NSF Illegally Flies Drone To Get Best Shot Of Sengkang LRT, It Runs Out Of Battery & Hits A Train

Photographer Faces $20,000 Fine For Flying Drone In A Dangerous Manner At Sengkang LRT

Photographers would go to great lengths just to get a great picture.

In a bid to get a chio aerial picture of Sengkang LRT, 21-year-old NSF Homen Wong resorted to flying a drone illegally near the train station.

Unfortunately, the drone ran out of battery and landed on the LRT tracks before getting hit by a train.

On Wednesday (18 Dec), Homen pleaded guilty to “operating a drone in a manner that could endanger the safety of persons and property”.

Flew 0.7kg drone illegally above Sengkang LRT

According to The Straits Times, Homen flew a DJI Mavic Pro drone at an open field adjacent to Sengkang LRT station on 8 Feb afternoon.

For illustration purposes only

The drone weighed 0.743kg and was in the air for about 40 minutes.

For illustration purposes only

Homen reportedly flew the drone at a maximum height of 50m above Sengkang LRT station to get aerial photos of trains entering and leaving the station.

For illustration purposes only

However, the drone ran out of battery and fell onto the train tracks and was later struck by an LRT train.

Fortunately, the train wasn’t damaged and services were not disrupted.

Homen eventually got his drone back a week later after he sought help from staff at the station.

He also posted a video on YouTube titled “DJI Mavic Pro survived train crash”, but appears to have been taken down as of the time of this article.

Flew drone without a proper license

On Wednesday (18 Dec), Homen pleaded guilty to flying the drone in a dangerous manner that could “endanger the safety of persons and property”.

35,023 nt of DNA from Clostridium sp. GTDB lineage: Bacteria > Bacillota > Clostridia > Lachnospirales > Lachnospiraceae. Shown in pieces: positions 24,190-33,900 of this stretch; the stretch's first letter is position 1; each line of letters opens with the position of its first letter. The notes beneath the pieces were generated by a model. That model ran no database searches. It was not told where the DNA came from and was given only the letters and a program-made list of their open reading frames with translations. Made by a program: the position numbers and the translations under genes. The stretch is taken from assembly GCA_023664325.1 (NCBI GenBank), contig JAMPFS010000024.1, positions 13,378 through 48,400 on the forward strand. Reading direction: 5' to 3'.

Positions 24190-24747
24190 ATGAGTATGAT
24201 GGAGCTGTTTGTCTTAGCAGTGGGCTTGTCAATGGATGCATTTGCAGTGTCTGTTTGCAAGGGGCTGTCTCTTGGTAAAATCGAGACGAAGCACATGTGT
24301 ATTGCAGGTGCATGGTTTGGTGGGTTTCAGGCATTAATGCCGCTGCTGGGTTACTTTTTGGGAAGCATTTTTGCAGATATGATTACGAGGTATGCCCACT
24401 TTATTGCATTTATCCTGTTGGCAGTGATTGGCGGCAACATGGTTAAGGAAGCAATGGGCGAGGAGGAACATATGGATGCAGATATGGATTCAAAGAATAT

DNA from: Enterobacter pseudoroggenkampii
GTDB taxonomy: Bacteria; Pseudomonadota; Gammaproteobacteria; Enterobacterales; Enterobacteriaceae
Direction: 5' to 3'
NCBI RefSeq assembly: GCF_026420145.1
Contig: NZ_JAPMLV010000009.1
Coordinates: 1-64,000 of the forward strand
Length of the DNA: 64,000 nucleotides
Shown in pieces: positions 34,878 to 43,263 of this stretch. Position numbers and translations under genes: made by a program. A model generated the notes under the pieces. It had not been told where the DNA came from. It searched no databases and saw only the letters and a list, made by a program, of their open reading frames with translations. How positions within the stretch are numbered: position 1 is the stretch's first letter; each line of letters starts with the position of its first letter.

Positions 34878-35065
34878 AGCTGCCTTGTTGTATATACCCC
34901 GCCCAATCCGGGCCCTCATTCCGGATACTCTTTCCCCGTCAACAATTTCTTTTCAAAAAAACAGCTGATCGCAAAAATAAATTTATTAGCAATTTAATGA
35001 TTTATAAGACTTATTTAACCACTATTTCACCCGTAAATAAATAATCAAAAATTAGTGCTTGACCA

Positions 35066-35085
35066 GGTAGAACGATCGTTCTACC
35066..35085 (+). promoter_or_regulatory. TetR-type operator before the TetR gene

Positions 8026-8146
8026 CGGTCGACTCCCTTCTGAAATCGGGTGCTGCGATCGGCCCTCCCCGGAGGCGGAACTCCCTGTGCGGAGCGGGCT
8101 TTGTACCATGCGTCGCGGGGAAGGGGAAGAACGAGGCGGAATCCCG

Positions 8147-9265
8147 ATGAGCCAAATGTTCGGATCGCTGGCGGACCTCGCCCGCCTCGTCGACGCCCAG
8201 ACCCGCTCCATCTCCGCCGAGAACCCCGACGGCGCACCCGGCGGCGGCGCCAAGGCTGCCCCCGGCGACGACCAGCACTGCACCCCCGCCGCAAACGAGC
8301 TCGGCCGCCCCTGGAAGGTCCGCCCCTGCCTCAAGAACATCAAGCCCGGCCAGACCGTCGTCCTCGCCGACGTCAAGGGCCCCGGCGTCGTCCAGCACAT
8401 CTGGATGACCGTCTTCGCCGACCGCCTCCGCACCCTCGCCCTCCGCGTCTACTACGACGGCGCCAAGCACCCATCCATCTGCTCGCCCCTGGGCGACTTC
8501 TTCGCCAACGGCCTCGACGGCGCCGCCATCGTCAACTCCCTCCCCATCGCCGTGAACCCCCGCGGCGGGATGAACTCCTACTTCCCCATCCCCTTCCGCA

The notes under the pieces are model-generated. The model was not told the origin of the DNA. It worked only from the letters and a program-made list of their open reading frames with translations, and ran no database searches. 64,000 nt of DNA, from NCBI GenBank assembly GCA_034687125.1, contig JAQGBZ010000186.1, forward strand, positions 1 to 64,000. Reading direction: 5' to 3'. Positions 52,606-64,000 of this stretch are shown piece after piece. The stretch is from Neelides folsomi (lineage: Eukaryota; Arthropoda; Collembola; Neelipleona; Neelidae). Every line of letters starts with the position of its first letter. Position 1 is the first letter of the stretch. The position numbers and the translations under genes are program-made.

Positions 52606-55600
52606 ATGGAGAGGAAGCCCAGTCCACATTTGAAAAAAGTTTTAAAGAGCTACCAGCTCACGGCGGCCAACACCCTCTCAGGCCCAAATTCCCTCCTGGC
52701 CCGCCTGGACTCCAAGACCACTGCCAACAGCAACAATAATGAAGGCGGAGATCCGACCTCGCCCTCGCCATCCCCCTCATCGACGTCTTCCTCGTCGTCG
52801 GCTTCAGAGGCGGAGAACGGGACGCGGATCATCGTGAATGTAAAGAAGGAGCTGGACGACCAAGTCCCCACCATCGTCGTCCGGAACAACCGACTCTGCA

He also did not have the required permit from Civil Aviation Authority of Singapore (CAAS).

Additionally, Homen did not adhere to safe operating conditions that the CAAS would have imposed.

These include ensuring that:

  • The device isn’t flown for longer than 85% of the maximum battery endurance
  • It doesn’t interfere with public transport or emergency service providers
  • It doesn’t endanger members of the public.

Faces a fine of up to $20,000

During the hearing, the District Judge said Homen failed to ensure that the drone’s battery level was enough for the flight, which led to him losing control of the device.

For operating the drone in a dangerous manner, Homen faces a fine of up to $20,000 under the Air Navigation Order.

Homen will be sentenced on 9 Jan next year.

Please get a license if you’re flying a drone

We hope this incident serves as a warning for drone enthusiasts to think twice about flying their devices illegally.

After all, a $20,000 fine is a sizable sum which can easily be channelled towards buying multiple new drones.

If you require more information on how to obtain a drone license, kindly refer to CAAS’ website here.

Featured image adapted from Wikipedia

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